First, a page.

Police officers have already held fresh protest today. Athens was brought to a halt by demonstrators in cars and on motorbikes, in the latest sign that municipal workers have not accepted the deep redundancies demanded by the Troika. See 11.57am for photos and 1.12pm for a report from the scene.

Spain continues to be gripped by the illegal payments scandal that has struck its ruling party. Prime minister Mariano Rajoy hopes to ride out the storm, refusing to resign today and insisting that stability is important. (see 8,.44am for the latest allegations and 3.19pm for highlights of Rajoy's press conference today)

The man at the heart of the issue, former party treasurer Luis Barcenas, appeared in court to answer questions over the affair. Details here

The day began with confirmation that China's economy is slowing. But at 7.5%, on an annual basis, its GDP growth was better than feared. See 8.25am for details

While the latest US economic data was murky. Manufacturing beat forecasts, but retail sales were weak. See 2pm

And European stock markets rose, on a mixture of Chinese relief and speculation that the US stimulus programme has longer to run. See 5.25pm for closing prices and the main movers on the FTSE 100.

And finally, Fitch downgraded the eurozone's temporary bailout fund, the EFSF. The fallout from France's downgrade continues… (see 5.53pm)

I"ll be back tomorrow. Should be more lively. Until then, thanks for reading and for the comments (as ever!). Goodnight! GW

5.53pm BST

Worth noting the 'Key Assumpions' that Fitch uses to assess the EFSF's credit rating (and by extension the eurozone as a whole):

Fitch assumes there will be progress in deepening fiscal and financial integration at the eurozone level in line with commitments by euro area policy makers. Fitch also assumes that the risk of fragmentation of the eurozone remains low.

On the one hand, that's encouraging. On t'other, it means further downgrades if progress stumbles or the crisis flares up again.

5.50pm BST

Fitch downgrades EFSF

Some late breaking news – Fitch, the credit rating agency, has downgraded the European Financial Stability Facility, the bailout fund which helped to finance several eurozone bailouts.

The move follows Friday night's downgrade of France, one of the main backers of the EFSF.

Here's the statement: Fitch Downgrades European Financial Stability Facility to 'AA+'

5.23pm BST

Markets close

A gentle day for Europe's stock markets. Relief that China's growth slowdown wasn't worse helped to push shares higher, while the Spanish stock market slipped as the slush fund scandal rumbled on.

Today's weaker-than-expected US retail sales figures (2pm) helped push shares higher, as it boosted hopes that America's stimulus packages will run for longer….

Here's the closing prices:

FTSE 100: up 41 points at 6586, +0.6%

German DAX: up 22 points at 8234, + 0.27%

French CAC: up 23 points at 3878, +0.6%

Spanish IBEX: up 10 points at 7855, + 0.13%

Italian FTSE MIB: up 166 points at 15597, + 1%

FTSE 100 top risers, July 15
FTSE 100 top risers today. Photograph: Thomson Reuters
FTSE 100 top fallers, July 15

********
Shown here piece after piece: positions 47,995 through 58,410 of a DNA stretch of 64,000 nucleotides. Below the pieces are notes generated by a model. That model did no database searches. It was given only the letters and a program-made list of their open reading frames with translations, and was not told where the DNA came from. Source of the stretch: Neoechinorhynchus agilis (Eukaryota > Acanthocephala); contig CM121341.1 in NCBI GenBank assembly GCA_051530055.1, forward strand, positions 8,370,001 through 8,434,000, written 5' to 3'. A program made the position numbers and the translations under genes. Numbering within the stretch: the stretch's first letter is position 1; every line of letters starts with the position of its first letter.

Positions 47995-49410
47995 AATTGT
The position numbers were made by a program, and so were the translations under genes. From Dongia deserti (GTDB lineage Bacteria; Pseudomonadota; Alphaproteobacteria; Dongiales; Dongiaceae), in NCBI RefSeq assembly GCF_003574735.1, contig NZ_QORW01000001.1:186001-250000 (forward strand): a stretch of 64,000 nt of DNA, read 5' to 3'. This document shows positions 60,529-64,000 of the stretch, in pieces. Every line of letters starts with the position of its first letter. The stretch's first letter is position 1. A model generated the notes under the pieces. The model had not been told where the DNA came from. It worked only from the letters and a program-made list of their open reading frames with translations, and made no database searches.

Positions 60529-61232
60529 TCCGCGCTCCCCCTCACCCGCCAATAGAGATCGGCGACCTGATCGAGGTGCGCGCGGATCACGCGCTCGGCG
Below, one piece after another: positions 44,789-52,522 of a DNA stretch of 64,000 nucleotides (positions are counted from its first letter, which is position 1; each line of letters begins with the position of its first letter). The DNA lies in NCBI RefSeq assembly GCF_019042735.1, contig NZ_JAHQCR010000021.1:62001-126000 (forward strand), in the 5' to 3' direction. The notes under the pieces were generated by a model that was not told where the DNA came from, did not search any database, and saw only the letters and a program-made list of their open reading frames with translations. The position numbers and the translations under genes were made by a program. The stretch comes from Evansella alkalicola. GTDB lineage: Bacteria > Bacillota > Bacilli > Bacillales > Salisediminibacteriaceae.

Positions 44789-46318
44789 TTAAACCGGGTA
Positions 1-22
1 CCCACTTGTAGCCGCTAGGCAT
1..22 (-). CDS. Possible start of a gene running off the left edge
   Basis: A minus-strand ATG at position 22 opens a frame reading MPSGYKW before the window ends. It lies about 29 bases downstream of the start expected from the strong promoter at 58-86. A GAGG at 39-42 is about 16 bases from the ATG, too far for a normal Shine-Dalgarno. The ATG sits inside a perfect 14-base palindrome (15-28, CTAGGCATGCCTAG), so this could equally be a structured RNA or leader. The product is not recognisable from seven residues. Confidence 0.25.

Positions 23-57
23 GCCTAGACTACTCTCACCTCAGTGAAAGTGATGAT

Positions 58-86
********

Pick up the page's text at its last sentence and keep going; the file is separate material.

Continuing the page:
FTSE 100 top fallers today. Photograph: Thomson Reuters

4.59pm BST

Greece's unions are getting ready for their third general strike of 2013, starting at midnight tonight.

GSEE, the biggest private-sector union, hopes that the walkout will persuade the Greek government to change course, as it brings leglslation to cut the public service workforce.

In a statement, GSEE said:

The workers continue the struggle to put a final end to these policies that kill labor and drive the economy to ever deeper recession.

We demand a change to the politics of firings, privatization and divestiture of the public sector.

(via Bloomberg)

As usual, government services, transport links, schools and health services could all be disrupted by the walkout.

4.49pm BST

Open Europe has been tracking the latest developments in Spain here: Slush fund scandal reignites in Spain, but risk of early elections remains small

It flags up that Mariano Rajoy's comments on the illegal payments scandal this afternoon (see 3.19pm onwards) may have been pre-prepared:

Another interesting fact from the Rajoy-Tusk presser. When a foreign leader comes to Spain on an official visit, the protocol establishes that, at the joint press conference, Spanish journalists and their counterparts from the visitor's country are only allowed two questions each.

Today, it had been agreed that the two questions from the Spanish side would come from El Mundo and the news agency EFE. However, Rajoy unexpectedly gave the floor to a journalist from ABC.

Asked by his colleagues at the end of the presser, the ABC journalist explained that he had received a phone call from his editor dictating him the exact wording of the question he had to put to Rajoy – who then replied by reading a short written statement he had prepared.

Updated at 4.50pm BST

4.40pm BST

IMF: Spain’s banks aren’t safe from risks

The International Monetary Fund has added to the pressure on Spain today, warning that its banks are still at risk – despite recent progress.

In its latest assessment of the Spanish financial sector, released this afternoon, the IMF welcomed the creation of Spain's Bad Bank, called Sareb, which hasmopped up toxic loans from the commercial banking sector.

But given the ongoing economic downturn,the country's banks are not out of the woods. The IMF fears they will suffer new losses as the recession continues, forcing them to limit their lending. It wants them to boost their capital ratios by cutting cash dividends or issuing new shares instead.

In its report, the IMF warned that Spain's banking sector was in a poor position, saying: